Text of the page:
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Suppose you have a matrix that contains a lot zeros (like spare matrix). Is there any known transformation that can gather non-zero values (e.g. into a corner of the matrix)?I am not sure but I think such transformation is very likely to be non-linear.

There is a naïve transformation can be used as an example of the intention (however it does not well achieve the above objective). You can count the number of zeros of each row and rearrange rows by those counts in an ascending order. This can be done by multiplying a corresponding permutation matrix on the left. Then you can count the number of zeros of each column and do the same thing -- rearrange the columns by those counts in an ascending order.

After rearrangement of both rows and columns, a sparse matrix would approximate a diagonal block matrix, as shown below, with blue color meaning 0.

enter image description here

However, I am asking if there is any transformation that can lump most non-zero values into approximately one block, rather than a diagonal block.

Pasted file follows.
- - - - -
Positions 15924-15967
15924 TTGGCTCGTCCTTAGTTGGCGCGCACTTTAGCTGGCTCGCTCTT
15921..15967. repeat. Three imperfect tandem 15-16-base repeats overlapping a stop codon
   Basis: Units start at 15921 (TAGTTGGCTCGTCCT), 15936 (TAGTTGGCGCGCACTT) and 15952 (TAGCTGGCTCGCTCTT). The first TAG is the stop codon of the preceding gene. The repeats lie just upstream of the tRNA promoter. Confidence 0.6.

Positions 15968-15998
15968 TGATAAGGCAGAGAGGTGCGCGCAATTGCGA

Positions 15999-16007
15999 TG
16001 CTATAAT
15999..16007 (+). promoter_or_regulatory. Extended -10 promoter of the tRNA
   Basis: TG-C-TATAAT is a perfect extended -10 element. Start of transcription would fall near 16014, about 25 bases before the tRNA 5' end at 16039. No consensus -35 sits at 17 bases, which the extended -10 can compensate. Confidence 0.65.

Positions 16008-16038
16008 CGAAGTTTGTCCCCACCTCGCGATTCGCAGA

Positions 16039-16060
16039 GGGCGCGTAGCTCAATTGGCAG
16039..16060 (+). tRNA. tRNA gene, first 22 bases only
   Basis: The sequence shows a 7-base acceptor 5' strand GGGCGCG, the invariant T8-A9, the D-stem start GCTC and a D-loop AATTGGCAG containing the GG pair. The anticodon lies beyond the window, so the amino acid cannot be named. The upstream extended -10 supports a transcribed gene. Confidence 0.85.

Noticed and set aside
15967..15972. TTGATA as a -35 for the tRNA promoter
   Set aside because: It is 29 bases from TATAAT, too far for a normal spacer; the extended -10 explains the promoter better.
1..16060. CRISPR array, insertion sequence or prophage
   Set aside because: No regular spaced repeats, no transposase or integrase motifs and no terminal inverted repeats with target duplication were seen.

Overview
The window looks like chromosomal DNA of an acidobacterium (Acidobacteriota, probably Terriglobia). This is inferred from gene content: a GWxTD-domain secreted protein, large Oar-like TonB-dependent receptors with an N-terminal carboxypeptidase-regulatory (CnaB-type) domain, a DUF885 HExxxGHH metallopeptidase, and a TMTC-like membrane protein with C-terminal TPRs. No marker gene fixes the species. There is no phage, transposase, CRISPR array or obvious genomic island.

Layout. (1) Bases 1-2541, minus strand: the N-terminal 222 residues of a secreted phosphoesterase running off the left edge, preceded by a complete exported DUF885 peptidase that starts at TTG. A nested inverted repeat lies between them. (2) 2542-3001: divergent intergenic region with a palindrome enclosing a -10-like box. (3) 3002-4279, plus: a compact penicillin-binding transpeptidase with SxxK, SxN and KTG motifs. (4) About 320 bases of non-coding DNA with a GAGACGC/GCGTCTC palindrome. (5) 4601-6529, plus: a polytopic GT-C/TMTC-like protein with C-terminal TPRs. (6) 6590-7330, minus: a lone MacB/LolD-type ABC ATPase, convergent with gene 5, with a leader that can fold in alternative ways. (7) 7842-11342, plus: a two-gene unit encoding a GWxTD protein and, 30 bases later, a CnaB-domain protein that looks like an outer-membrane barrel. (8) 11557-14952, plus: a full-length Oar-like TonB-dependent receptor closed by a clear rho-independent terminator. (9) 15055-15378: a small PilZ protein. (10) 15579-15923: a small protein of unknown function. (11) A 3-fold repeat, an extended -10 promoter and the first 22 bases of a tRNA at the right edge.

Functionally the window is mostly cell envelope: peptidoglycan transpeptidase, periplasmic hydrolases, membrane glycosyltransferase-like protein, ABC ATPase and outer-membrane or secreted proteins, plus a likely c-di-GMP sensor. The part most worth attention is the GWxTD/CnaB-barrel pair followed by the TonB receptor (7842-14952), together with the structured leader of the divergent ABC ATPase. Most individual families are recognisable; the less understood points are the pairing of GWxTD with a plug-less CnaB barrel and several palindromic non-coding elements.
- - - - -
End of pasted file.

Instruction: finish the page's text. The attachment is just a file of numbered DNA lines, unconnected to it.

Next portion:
It would be greatly appreciated if someone could help provide some hint or reference.

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    $\begingroup$ What would you expect for the $3\times 3$ identity matrix if such transformation exists? $\endgroup$ – Jack Dec 7 '16 at 19:39
  • $\begingroup$ @Jack Thanks for your comment. A good result can be like $\left( {\begin{array}{*{20}{c}} 1&1&0 \\ 1&0&0 \\ 0&0&0 \end{array}} \right)$. It is best that there should also be a way to reverse the transformation. The transformation and its reverse can be approximate. $\endgroup$ – Ralph B. Dec 7 '16 at 21:20
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"Sparse matrix" is a loose term in numerical analysis and I don't think there is a definition for matrices containing "lots of zeros". One can talk about storage of such matrices and each way of storage can be viewed as a desired mapping.

One possible way maybe as follows.

Given an $n\times n$ matrix $(a_{ij})$, one can write it as a $1\times n^2$ vector: $$ a=(a_{11},a_{21},a_{12},a_{31},a_{22},a_{13},\cdots,a_{nn}). $$ Then you can use a combination of permutations to put everything nonzero to the "left" of this vector and then pull it back to the matrix form.

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